In 1989 he decided to retire with a record of 44 fights won, only three losses—one unforgettable fight in a historic duel against Mexico’s Salvador Sánchez—and a draw.

Related article: Roberto Clemente, the legend of the greatest Latino baseball player of all time

Orlando “Peruchín” Cepeda

Puerto Rico is one of the countries with the most inductees into the Hall of Fame. The second Puerto Rican to enter the so-called “Temple of the Immortals” was “Peruchín” Cepeda, in 1999.

This brilliant player excelled for three decades in the Major Leagues. In 1958 he won rookie of the year and, nine years later, was recognized as the National League’s Most Valuable Player.

In his 17-year career he wore the uniform of several franchises, although his best results were achieved with the San Francisco Giants and the St. Louis Cardinals. He played in three World Series and won the ring in 1967, with the Cardinals. His statistics show that he was an excellent hitter: he had an offensive average of 297, with 379 home runs and 1,365 RBIs.

Ivan Rodriguez

Photo by Eliot J. Schechter/Getty Images

Defensive mastery, timely batting and consistency for more than 15 years made “Pudge” Rodriguez one of the greatest catchers of all time in major league baseball.

Rodriguez holds the record for most games played as a catcher in the majors. In addition, he boasts the best percentage of runners caught in attempted robbery. He played in two World Series and won the ring with the Marlins in 2003.

During his brilliant career he received the American League Most Valuable Player award in 2009. He won 13 Golden Gloves and seven Silver Bats; in addition, he participated in 14 All-Star Games. His stat line was extraordinary with an average of 296, 2,844 hits, 311 home runs and 1,332 RBIs.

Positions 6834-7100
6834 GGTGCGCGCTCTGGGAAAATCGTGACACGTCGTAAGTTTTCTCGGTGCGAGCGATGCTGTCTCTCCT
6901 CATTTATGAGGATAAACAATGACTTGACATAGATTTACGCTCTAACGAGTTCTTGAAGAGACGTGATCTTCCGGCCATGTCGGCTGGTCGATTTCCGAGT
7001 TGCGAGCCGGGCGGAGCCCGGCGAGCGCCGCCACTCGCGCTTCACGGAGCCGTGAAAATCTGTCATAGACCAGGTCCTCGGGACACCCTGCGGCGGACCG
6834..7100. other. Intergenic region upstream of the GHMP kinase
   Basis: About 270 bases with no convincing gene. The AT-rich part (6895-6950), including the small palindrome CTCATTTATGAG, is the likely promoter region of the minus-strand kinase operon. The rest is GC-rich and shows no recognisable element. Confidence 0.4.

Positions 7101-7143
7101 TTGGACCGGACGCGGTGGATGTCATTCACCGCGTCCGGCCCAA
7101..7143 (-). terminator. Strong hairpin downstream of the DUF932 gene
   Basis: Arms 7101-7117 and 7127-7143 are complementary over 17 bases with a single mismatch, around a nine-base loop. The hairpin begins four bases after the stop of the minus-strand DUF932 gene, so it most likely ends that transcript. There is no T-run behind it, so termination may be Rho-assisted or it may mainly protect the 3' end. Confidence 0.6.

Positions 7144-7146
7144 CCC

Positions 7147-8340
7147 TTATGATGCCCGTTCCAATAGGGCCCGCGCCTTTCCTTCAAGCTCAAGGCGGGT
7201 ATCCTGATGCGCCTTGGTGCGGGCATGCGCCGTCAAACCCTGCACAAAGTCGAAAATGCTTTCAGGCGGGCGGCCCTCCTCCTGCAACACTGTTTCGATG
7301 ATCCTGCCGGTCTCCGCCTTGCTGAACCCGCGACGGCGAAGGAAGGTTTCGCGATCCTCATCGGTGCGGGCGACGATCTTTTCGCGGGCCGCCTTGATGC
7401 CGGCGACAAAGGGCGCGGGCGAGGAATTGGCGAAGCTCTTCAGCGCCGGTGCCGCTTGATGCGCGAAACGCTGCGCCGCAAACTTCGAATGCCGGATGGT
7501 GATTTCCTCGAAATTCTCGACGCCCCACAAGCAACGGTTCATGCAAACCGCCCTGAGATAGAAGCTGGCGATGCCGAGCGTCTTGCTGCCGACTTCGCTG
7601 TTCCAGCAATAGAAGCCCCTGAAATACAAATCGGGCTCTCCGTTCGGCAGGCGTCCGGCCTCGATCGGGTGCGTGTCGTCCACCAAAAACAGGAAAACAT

In 2017 he was inducted into the Hall of Fame in Cooperstown.

Yadier Molina

Puerto Rico has had great receivers in its history. “Pudge” has already made it to Cooperstown and for everyone, it is clear that Yadier Molina will also be acknowledged, five years after he decides to end his successful career with the Major Leagues.

“Yadi” played 20 seasons in the majors, always with the St. Louis Cardinals. During this period, he has won two World Series rings, nine Golden Gloves and one Silver Bat. In 2018 he received the “Roberto Clemente” award for his support to the Puerto Rican communities most affected after the passage of Hurricane Maria.

In addition, Molina has defended, with great pride, the uniform of Puerto Rico in the five editions of the World Classic. In two of them (2013 and 2017), his team advanced to the final.

Felix “Tito” Trinidad

Trinidad has been considered one of the best welterweight boxers in history. His record includes world titles with three different organizations: the International Boxing Federation, the World Boxing Association, and the World Boxing Council. He closed his career with a record 42 fights won, 35 of them by KO, and suffered only three losses.